But, I just love him with all my heart. I love his dimples, the way he smiles, the way he looks at me with his piercing green eyes, and with every look I know he’s saying he loves me with all of his heart, too. I love the fact that no matter what he does, or what he has, or what he is, he always dreams of tomorrow, and what he *will* be, or what he will have, or what he will do. He makes me have hope. He has goals and plans, and works hard, and makes them come true.
 
 I know you started that thread on “what makes you rich or poor”, and I refrained from adding it there, but I did want to tell you then, and maybe I should now, that material things will never make you rich, they just make you a slave to them. The more you have, the bigger the place you have to have to keep them, and the bigger the place you have, the more stuff you have to have to fill it. But, in the end, that’s all you end up with, is a big place, full of stuff. The real thing that makes you rich is making a difference in someone’s life. Leaving a mark on someone who then maybe, just maybe, will make a mark on someone else because of it.
 
 When my grandmother died, a lot of her possessions were sold, given away, or thrown out, but the knowledge and the love that she gave to all of us grandchildren can never be sold, or thrown away, and that is her legacy. She was a very poor woman, but she left us an abundance of her talent for music, her love of knitting and crocheting, her special secret recipes, these are the things she was rich in. I suspect that *your* real riches will be shown in the children who you will someday teach, and the life lessons you give to them, not in your PDA’s and your cell phones; and the talents and love you will bestow on your own children will make more of a mark than any SUV or house you’ll buy.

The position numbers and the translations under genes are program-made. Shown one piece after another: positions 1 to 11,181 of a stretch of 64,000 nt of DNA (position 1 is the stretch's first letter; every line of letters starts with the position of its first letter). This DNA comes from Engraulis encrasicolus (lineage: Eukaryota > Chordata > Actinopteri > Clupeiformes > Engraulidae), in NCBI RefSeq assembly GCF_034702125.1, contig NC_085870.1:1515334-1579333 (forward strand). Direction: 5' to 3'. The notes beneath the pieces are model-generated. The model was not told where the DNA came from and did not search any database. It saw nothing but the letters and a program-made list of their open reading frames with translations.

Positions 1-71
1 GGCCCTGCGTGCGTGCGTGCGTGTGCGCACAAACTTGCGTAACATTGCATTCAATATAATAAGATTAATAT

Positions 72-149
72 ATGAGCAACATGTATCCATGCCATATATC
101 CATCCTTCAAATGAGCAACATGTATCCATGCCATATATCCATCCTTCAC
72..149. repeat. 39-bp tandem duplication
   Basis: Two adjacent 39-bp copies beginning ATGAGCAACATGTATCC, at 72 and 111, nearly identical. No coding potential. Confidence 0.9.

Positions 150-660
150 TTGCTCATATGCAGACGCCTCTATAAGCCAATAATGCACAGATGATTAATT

I know that you haven’t been married very long, and I hope for you what I know I have with Paul, someone who will stand by you when the worst happens, not only when the best happens. Since I have been diagnosed with my illness I have taken stock of a lot of things in my life, looked around at what was important to me, and where some of my priorities should lie. The only true thing that has shown through is that if I don’t have a long time left to be here – I know that this is where I want to be, and that this is the person I want to be with. I know that as (and if) I get more and more incapacitated, if I get to the point where I can’t even speak, he will be the one person who will be able to look at me and *know* what I am saying, because he is better at reading straight through to my heart than anyone has ever been.

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2 Responses to “OK – So Hubby isn’t ALL Bad”

  1. Hank said

    Sweet story. Hard to believe that this is the same guy who can’t seem to find time to connect the drain in the kitchen sink.

  2. My wife and I are on different ends of the social spectrum too. She’ll talk to anyone, I have to know someone for a month or two before I get beyond monosyllables. Most of the time it works out pretty well, because I am actually holding back and figuring out who will be the people we can really count on, as opposed to just friendly acquaintences.